- Real Estate
- Food & Drink
This piece is brought to you by the Prairie Family Business Association.
Few people – if any – probably wanted Mike Abrashoff’s job.
When the Navy commanding officer took over the USS Benfold, the ship’s performance ranked it near the bottom of the Pacific fleet.
He was 36 – the youngest commander in the fleet – and leading a ship plagued with low morale, high turnover and terrible performance evaluations. No one expected much improvement. Except Abrashoff.
Just one year later, the ship ranked No. 1.
Abrashoff wasn’t given a bunch of money to spend.
And he didn’t overhaul his crew.
He led the exact same people to remarkably improved performance, proving leadership and culture can make all the difference.
On a Naval warship. And in your business.
Abrashoff will be a keynote speaker at the Prairie Family Business Association annual conference March 30. We caught up with him for a preview of his powerful message.
You realized that before your crew would change, you had to change your own leadership style. What was your first clue? Is it one other business leaders might recognize?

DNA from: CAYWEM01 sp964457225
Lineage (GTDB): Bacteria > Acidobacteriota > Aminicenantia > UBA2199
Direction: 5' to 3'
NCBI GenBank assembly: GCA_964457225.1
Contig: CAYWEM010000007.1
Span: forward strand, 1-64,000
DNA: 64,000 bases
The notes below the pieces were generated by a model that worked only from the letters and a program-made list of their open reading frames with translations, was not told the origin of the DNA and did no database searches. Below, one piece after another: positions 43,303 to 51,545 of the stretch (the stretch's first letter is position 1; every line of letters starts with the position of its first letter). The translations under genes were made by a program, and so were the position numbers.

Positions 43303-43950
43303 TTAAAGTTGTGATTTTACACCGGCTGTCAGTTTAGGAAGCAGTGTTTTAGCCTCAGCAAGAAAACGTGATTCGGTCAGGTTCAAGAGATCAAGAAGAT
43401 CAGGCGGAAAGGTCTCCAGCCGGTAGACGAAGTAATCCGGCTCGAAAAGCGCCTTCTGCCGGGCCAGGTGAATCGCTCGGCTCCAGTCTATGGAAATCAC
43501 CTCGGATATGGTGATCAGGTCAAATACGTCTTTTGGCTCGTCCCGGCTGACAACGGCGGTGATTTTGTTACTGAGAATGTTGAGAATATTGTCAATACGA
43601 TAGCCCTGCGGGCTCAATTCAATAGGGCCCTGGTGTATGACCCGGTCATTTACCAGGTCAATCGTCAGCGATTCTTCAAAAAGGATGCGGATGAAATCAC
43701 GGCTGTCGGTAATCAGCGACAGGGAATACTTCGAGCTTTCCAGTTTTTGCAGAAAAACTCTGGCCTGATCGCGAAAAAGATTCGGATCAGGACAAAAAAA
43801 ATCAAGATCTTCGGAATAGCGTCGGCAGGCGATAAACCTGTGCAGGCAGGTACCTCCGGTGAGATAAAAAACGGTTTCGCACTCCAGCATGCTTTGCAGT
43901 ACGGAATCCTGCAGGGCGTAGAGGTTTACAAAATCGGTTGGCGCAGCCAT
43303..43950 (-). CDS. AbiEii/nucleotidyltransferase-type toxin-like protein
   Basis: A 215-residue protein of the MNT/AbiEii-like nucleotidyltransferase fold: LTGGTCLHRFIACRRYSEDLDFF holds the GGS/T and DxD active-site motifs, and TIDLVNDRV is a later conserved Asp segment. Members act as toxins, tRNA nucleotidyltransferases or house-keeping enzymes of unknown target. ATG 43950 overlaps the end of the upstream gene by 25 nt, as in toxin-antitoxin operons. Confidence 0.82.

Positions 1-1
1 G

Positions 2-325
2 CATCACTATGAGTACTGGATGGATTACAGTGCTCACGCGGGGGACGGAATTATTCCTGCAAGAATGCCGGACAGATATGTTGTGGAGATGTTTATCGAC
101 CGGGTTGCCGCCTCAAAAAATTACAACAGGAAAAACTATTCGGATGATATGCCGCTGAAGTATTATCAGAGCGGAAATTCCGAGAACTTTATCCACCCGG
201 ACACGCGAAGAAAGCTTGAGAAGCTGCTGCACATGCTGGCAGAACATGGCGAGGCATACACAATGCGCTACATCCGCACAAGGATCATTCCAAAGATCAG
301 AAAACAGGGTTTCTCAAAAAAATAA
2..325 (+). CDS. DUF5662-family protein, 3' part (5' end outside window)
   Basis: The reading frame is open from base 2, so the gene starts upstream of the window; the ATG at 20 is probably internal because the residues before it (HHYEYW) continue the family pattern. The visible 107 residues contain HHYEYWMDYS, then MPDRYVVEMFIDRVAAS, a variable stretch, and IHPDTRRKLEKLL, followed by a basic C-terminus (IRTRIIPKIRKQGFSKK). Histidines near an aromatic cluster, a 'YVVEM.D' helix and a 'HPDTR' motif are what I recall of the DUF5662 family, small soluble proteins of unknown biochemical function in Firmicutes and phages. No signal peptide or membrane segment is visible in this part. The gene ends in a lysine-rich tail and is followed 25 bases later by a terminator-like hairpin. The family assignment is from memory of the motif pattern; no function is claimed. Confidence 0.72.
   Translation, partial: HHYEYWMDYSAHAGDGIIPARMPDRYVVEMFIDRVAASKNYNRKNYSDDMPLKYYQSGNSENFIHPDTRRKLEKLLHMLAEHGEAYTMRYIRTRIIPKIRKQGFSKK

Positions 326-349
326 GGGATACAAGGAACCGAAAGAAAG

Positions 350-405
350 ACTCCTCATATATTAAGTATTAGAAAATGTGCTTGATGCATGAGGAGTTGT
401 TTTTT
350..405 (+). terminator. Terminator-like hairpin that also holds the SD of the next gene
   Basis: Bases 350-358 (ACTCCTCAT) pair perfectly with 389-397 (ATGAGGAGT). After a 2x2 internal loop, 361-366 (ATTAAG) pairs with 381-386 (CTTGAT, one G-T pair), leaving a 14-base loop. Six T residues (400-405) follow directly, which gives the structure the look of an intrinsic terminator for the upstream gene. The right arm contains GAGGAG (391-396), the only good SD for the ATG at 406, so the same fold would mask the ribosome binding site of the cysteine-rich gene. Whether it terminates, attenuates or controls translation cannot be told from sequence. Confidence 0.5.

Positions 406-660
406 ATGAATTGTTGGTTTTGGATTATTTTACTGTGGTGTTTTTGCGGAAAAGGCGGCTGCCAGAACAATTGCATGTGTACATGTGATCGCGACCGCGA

I decided to change when the crew cheered when my predecessor left the ship for the final time. I stood wondering how many times my sailors cheered when I got transferred as I was coming up through the ranks. Fact is, I didn’t know, so that meant I wasn’t as self-aware as I needed to be.
Family businesses face the unique challenge of balancing their personal relationships with their professional responsibilities. Is this something you’ve faced, or how would you advise approaching it?
I never socialized with individual sailors as I didn’t want to appear to have any favorites. If one division or department was having a get-together, I would stop by but would never stay long. I won’t criticize anybody who does it differently. I just didn’t want the crew to think that I had favorites who would get preferential treatment at work.
You were known for asking your crew: “What would you do? It’s your ship!” Sometimes business leaders struggle to “let go” and open up the organization like that. What’s your advice for those who do?
I found that the more control I gave up, the greater command I got over the organization. I wanted the crew to take personal responsibility, and they just won’t if all you are doing is barking orders. All you will have created are order-takers, and they don’t take responsibility for the results.
What do you hope people take away from hearing you speak March 30?
I would hope a greater self-awareness of how they are being perceived at work, in the community and even at home. If you have no idea as to how you are showing up, you will never be able to maximize performance, and at the end of the day, that’s what it’s all about.
He was 36 – the youngest commander in the fleet – and leading a ship plagued with low morale, high turnover and terrible performance evaluations. No one expected much improvement. Except Mike Abrashoff.